Quantifying beliefs regarding telehealth: Development of the Whole Systems Demonstrator Service User Technology Acceptability Questionnaire

Shashivadan P. Hirani, Lorna Rixon, Michelle Beynon, Martin Cartwright, Sophie Cleanthous, Abi Selva, Caroline Sanders, Stanton P. Newman

    Research output: Contribution to journalArticlepeer-review

    Abstract

    Introduction: Telehealth (TH) is a potential solution to the increased incidence of chronic illness in an ageing population. The extent to which older people and users with chronic conditions accept and adhere to using assistive technologies is a potential barrier to mainstreaming the service. This study reports the development and validation of the Whole Systems Demonstrator (WSD) Service User Technology Acceptability Questionnaire (SUTAQ). Methods: Questionnaires measuring the acceptability of TH, quality of life, well-being and psychological processes were completed by 478 users of TH. The 22 acceptability items were subject to principal components analysis (PCA) to determine sub-scales. Scale scores, relationships between scales and other patient-reported outcome measures (PROMs), and group differences on scales were utilised to check the reliability and validity of the measure. Results: PCAs of SUTAQ items produced six TH acceptability scales: enhanced care, increased accessibility, privacy and discomfort, care personnel concerns, kit as substitution and satisfaction. Significant correlations within these beliefs and between these scales and additional PROMs were coherent, and the SUTAQ sub-scales were able to predict those more likely to refuse TH. Discussion: The SUTAQ is an instrument that can be used to measure user beliefs about the acceptability of TH, and has the ability to discriminate between groups and predict individual differences in beliefs and behaviour. Measuring acceptability beliefs of TH users can provide valuable information to direct and target provision of services to increase uptake and maintain use of TH.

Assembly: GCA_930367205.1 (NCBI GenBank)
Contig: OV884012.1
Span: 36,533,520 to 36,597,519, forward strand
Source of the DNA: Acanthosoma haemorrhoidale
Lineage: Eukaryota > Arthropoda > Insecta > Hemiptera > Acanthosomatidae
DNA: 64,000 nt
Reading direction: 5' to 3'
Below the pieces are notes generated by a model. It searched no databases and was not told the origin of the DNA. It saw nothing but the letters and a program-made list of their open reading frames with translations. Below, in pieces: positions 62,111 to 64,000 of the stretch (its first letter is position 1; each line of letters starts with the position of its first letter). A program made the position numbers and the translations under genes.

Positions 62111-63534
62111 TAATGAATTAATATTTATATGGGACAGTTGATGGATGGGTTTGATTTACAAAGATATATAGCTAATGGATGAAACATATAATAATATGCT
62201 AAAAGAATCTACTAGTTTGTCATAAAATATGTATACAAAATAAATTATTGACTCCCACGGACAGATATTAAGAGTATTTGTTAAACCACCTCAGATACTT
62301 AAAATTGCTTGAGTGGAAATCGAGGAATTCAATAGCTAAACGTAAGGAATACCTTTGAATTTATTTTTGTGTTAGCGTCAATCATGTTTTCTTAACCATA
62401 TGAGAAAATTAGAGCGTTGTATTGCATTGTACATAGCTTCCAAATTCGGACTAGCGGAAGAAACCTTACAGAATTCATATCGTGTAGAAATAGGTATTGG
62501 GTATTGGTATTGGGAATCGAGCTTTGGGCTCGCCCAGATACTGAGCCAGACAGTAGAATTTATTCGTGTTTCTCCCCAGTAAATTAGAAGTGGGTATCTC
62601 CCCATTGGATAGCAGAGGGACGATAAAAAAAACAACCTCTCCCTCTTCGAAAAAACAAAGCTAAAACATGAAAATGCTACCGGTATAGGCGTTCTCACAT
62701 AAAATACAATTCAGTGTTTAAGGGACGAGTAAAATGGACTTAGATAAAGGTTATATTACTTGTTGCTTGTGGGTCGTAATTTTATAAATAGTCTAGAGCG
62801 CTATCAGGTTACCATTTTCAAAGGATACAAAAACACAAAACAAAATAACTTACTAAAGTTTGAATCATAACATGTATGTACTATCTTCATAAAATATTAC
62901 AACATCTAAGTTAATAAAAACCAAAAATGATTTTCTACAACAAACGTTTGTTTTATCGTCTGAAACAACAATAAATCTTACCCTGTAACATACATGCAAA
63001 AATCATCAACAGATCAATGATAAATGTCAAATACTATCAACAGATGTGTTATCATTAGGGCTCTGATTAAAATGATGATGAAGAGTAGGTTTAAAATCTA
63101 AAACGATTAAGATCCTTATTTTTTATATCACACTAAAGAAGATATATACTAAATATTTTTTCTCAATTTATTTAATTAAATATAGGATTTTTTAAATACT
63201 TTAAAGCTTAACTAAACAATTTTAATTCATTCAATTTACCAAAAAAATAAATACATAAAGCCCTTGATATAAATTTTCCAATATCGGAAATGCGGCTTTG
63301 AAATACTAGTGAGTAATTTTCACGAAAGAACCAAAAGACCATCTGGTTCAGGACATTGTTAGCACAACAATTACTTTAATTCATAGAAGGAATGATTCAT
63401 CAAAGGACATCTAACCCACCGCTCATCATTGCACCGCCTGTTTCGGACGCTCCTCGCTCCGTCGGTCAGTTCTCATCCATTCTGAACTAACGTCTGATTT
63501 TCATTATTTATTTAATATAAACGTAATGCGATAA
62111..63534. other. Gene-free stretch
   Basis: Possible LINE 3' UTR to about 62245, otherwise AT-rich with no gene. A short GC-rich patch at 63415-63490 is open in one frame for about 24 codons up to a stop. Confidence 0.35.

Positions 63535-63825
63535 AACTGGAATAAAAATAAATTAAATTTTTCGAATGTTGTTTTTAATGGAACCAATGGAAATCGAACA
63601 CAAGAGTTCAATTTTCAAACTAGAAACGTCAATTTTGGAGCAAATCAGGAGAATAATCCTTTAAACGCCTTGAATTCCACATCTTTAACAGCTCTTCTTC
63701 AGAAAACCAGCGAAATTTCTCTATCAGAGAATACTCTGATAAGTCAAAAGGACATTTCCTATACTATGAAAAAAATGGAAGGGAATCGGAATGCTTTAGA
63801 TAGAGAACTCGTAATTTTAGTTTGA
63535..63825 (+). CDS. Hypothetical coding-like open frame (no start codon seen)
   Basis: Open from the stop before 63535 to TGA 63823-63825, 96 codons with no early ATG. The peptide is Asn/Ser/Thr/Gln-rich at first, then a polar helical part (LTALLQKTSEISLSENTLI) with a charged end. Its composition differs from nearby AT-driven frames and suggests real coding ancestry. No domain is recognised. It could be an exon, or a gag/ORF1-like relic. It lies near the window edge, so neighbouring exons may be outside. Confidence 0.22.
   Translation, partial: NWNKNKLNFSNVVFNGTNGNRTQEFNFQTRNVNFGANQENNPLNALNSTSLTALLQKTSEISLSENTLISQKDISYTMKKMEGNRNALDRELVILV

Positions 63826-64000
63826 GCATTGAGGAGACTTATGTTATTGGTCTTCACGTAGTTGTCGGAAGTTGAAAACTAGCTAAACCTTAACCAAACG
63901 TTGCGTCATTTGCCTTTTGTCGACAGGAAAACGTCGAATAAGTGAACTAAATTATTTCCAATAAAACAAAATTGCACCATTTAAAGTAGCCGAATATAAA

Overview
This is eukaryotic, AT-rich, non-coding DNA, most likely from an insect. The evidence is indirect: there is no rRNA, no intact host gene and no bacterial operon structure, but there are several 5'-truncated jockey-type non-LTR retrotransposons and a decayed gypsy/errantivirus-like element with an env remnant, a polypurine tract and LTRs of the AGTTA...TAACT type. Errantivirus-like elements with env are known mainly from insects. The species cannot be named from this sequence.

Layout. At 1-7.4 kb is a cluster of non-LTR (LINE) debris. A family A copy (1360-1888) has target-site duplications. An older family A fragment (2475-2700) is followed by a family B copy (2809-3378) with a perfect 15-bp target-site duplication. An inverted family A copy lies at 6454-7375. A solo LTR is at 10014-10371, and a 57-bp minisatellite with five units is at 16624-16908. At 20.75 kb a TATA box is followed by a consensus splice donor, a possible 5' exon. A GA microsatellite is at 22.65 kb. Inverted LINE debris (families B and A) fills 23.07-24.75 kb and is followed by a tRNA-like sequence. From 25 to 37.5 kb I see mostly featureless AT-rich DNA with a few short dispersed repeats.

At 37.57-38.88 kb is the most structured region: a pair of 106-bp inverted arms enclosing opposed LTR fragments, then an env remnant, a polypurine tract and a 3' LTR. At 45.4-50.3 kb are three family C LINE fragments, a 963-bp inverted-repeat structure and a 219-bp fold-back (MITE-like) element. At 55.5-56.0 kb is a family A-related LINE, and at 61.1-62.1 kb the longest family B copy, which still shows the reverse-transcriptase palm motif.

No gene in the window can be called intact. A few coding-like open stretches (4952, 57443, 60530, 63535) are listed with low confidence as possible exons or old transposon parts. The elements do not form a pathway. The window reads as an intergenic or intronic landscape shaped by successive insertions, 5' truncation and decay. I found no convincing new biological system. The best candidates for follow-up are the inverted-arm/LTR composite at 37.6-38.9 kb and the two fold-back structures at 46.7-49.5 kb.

Original languageEnglish
    Pages (from-to)460-469
    Number of pages10
    JournalJournal of Telemedicine and Telecare
    Volume23
    Issue number4
    Early online date25 May 2016
    DOIs
    Publication statusPublished - 1 May 2017

    Keywords

    • Acceptability
    • Adherence to telehealth
    • Beliefs about Telehealth
    • Self care
    • Telehealth

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